30ish Patrick and teenage Dominic are two brothers living alone in a remote farmhouse in the Southwest of Ireland, while their mother is away traveling. When their aunt comes visiting, with...
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30ish Patrick and teenage Dominic are two brothers living alone in a remote farmhouse in the Southwest of Ireland, while their mother is away traveling. When their aunt comes visiting, with her arrives Anya, a young woman from Germany who starts helping Dominic with his studies in return for a chance to improve her English. As time goes by, Patrick and Anya fall in love, while Dominic also develops feelings for the girl. And when they marry and decide to move to Dublin together, Dominic comes with them, not being able to let go of his brother.Written by
The Aachen, Germany native, Dagmar Hirtz, does a fine turn in his directorship of this truly Irish tale of strong filial bond and its accompanying trials, tribulations and joys. Ruaidhri Conroy and Ian Shaw play the two lads in question (Dominic and Patrick) who have been abandoned by their mom and must fend for themselves in a poor region of western Ireland. Due in no small part to the parental absence, the sibs develop this strong bond. But, alas, enter the femme fatale, Anya (Julia Brendler), who is initially Patrick's (the older boy) tutor. She is somewhere between the ages of the brothers which makes her a love target for both lads. At first, she falls in love with Patrick, much to Dominic's dismay. But mom, well played by Marianne Faithful, comes home for a bit, and adds more fuel to the emotional fire. The trio (plus the dog!) then goes to Dublin, without mom, to try to start a new life. Things get dicey in Dublin and Anya's interest starts to shift to Dominic, who loves her too, but is averse to stepping on older bro's toes.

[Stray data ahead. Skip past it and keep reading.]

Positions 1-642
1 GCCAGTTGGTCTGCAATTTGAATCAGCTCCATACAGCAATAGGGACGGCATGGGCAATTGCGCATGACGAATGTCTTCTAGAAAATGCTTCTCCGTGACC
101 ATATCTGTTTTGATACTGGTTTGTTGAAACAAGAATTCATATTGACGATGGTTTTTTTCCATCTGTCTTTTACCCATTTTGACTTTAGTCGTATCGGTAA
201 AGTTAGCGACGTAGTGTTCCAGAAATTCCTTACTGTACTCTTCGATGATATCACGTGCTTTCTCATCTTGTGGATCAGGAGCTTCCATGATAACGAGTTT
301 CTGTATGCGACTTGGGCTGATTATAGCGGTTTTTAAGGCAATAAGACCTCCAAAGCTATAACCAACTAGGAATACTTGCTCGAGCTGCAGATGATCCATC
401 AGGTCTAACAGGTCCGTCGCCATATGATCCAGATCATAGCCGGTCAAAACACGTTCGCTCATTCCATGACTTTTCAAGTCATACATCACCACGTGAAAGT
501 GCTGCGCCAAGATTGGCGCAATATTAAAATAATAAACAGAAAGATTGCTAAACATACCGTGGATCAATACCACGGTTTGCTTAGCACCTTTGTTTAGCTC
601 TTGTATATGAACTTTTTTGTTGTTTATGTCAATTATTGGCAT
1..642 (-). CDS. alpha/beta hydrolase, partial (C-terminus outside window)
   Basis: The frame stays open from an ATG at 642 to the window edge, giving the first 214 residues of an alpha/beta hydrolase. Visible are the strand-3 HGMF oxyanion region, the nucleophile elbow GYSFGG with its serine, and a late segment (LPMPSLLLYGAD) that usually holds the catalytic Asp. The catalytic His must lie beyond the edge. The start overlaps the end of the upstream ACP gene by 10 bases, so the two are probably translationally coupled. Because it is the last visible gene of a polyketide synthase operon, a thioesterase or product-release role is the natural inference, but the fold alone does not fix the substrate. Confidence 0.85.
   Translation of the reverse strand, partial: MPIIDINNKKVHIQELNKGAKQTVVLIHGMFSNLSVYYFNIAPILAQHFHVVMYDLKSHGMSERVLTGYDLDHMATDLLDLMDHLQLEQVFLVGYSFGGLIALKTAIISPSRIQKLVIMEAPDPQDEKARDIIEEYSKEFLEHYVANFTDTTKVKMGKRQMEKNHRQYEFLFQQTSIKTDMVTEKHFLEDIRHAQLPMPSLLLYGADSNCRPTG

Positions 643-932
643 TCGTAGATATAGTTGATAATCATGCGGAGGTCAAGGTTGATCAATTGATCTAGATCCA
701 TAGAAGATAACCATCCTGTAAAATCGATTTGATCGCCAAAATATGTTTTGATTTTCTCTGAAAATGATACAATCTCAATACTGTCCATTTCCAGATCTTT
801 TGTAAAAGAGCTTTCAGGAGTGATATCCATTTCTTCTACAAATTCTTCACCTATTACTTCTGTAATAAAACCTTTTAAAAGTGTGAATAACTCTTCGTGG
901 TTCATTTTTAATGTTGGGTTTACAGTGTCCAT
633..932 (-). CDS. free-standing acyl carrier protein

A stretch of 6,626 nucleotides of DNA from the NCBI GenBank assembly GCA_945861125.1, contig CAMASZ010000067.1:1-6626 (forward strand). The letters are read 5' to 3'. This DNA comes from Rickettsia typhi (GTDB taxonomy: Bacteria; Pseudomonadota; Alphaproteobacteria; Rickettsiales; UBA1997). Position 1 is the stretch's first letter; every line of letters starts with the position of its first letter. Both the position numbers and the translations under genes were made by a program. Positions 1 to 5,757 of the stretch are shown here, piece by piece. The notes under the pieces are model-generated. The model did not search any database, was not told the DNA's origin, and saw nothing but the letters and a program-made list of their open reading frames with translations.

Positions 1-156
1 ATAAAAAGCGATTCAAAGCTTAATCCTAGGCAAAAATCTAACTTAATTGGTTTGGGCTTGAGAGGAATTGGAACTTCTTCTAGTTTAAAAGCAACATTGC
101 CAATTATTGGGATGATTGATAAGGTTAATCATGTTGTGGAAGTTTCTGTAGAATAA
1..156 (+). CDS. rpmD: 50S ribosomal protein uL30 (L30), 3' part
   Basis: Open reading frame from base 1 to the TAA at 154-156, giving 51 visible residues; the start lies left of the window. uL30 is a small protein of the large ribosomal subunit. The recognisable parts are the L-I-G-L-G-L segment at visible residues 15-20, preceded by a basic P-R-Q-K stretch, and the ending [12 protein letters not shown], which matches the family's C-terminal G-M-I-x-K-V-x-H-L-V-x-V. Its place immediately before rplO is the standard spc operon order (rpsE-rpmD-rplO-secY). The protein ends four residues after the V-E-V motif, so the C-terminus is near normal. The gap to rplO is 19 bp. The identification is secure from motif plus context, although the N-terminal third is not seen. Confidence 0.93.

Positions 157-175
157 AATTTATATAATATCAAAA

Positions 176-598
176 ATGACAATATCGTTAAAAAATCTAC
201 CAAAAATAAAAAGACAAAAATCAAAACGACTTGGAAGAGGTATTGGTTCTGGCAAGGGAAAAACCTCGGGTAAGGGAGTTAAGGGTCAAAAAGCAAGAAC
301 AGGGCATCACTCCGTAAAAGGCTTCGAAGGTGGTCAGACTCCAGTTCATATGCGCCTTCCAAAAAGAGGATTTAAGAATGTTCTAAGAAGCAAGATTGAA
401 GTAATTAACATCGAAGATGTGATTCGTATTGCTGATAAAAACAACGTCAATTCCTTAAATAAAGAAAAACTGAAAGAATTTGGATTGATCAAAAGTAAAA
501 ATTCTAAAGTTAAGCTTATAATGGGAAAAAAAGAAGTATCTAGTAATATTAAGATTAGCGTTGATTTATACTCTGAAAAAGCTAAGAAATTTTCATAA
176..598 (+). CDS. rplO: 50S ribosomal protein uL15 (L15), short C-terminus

But that's it for a mini plot synopsis: I'll let other reviewers do their own spoiling. What I must emphasize is how well acted, well written and how moving this story was, in no small part augmented by the poignant insertions of the Van Morrison title song, adapted to a liltingly Irish 6/8 time signature. Already a tender and moving film sans the sound track, the strains of that song emphatically augment the accompanying drama. Add to that a realistic, bittersweet, yet optimistic finale and you have the makings of a movie to warm your heart.
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